The Brothers Karamazov

Author: Fiódor Dostoyevski

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The Brothers Karamazov is the Russian author's last novel. Dostoevsky spent nearly two years writing The Brothers Karamazov, which was serialized in The Russian Messenger from January 1879 to November 1880. Dostoevsky died less than four months after publication.

The Brothers Karamazov is a gripping philosophical novel set in 19th century Russia, which delves into ethical debates about God, free will and morality. It is a spiritual and theological drama of moral struggles related to faith, doubt, judgment and reason, set in a modernizing Russia, with a plot revolving around the theme of patricide. Dostoevsky composed much of the novel in Staraya Russa, which inspired the main setting.


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The Idiot

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The Idiot is a novel first published in The Russian Messenger magazine in 1868-1869.

The title is an ironic reference to the novel's central character, Prince Lev Nikolayevich Myshkin, a young man whose goodness, simplicity of heart, and innocence cause many of the more worldly characters he encounters to mistakenly assume that he lacks intelligence and insight.

In the character of Prince Myshkin, Dostoevsky set out to portray the «positively good and beautiful man». The novel examines the consequences of placing such a singular individual at the center of the conflicts, desires, passions, and selfishness of worldly society, both for the man himself and for those with whom he interacts.

Crime and Punishment

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Crime and Punishment is a novel first published in the literary magazine The Russian Messenger in twelve monthly installments during 1866.

It was later published in a single volume. It is the second of Dostoevsky's complete novels after his return from ten years of exile in Siberia. Crime and Punishment is considered the first major novel of his «mature» writing period. Since its publication, it has been hailed as one of the crowning achievements of world literature.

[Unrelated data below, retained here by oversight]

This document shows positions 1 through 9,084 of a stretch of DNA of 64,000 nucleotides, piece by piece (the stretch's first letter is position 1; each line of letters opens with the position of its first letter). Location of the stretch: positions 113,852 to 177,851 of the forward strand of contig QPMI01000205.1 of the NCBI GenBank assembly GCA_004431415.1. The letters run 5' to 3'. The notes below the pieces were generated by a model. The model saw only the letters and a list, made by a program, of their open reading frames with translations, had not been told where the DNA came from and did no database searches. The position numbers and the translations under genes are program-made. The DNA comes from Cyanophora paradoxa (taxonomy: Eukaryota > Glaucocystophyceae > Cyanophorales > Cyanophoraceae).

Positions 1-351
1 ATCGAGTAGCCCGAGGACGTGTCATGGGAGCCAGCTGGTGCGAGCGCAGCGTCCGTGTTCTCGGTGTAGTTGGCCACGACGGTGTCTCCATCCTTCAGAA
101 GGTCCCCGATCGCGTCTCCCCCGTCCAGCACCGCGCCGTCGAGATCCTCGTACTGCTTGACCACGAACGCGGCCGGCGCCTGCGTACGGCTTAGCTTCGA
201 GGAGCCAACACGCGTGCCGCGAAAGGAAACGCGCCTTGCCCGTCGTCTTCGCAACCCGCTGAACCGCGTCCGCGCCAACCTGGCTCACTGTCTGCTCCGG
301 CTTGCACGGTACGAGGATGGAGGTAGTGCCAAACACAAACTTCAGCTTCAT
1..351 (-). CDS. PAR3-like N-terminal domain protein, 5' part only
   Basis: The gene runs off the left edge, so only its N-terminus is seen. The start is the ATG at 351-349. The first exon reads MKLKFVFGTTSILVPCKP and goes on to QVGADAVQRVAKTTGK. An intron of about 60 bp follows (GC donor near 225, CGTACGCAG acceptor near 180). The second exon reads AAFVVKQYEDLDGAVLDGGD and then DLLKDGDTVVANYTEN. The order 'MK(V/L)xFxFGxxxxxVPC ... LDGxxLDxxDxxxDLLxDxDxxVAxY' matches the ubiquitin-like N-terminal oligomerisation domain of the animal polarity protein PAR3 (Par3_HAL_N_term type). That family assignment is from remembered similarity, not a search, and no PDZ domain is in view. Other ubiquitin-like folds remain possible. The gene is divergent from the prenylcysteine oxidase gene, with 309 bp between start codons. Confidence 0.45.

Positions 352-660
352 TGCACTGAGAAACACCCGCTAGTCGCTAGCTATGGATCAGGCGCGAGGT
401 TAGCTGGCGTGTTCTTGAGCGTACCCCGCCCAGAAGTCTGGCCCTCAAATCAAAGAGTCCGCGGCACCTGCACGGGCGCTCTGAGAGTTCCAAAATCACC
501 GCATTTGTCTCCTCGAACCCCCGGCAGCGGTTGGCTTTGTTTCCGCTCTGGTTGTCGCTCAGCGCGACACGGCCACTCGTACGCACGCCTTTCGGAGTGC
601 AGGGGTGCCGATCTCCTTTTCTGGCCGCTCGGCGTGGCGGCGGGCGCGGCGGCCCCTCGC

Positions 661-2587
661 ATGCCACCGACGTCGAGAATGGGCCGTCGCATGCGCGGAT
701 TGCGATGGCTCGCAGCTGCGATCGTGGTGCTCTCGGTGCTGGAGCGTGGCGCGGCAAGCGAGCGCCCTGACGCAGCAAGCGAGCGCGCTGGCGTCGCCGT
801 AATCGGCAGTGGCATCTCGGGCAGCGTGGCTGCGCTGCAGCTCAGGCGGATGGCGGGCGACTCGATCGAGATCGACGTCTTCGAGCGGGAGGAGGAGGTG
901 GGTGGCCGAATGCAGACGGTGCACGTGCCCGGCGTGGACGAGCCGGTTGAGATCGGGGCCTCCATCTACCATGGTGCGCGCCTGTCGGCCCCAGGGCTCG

The work centers on the mental anguish and moral dilemmas of Rodion Raskolnikov, an impoverished former student in St. Petersburg who formulates a plan to kill an unscrupulous pawnbroker for her money.

The Double

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The Double is a novel first published on January 30, 1846 in the Otechestvennye Zapiski. It was later revised and republished by Dostoevsky in 1866.

In St. Petersburg, Yakov Petrovich Golyadkin works as a titular councillor, a low-level bureaucrat struggling to succeed. Golyadkin has a formative discussion with his doctor Rutenspitz, who fears for his sanity and tells him that his behavior is dangerously antisocial. He prescribes «cheerful companionship» as a remedy. Golyadkin decides to try it and leaves the office.

He attends a birthday party for Klara Olsufyevna, the daughter of his office manager. He was not invited, and a series of faux pas resulted in his expulsion from the party. On his way home through a snowstorm, he meets a man who looks exactly like him, his double. The next two thirds of the novel deal with the evolution of their relationship.


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The Gambler is a short novel about a young tutor in the service of a wealthy former Russian general. The novel reflects Dostoevsky's own addiction to roulette, which was in more ways than one the inspiration for the book: Dostoevsky completed the novel in 1866 under a strict deadline to pay gambling debts.

The Gambler dealt with a theme with which Fyodor Dostoevsky was familiar: gambling. Fyodor Dostoevsky gambled for the first time at the tables at Wiesbaden in 1862. From then until 1871, when his passion for gambling waned, he played at Baden-Baden, Homburg and Saxon-les-Bains frequently, often starting out winning a small amount of money and losing much more in the end.

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The story revolves around the rambling memoirs of the narrator, a bitter, isolated and unreliable retired civil servant living in St. Petersburg, whose name is unknown although critics refer to him as the Underground Man.

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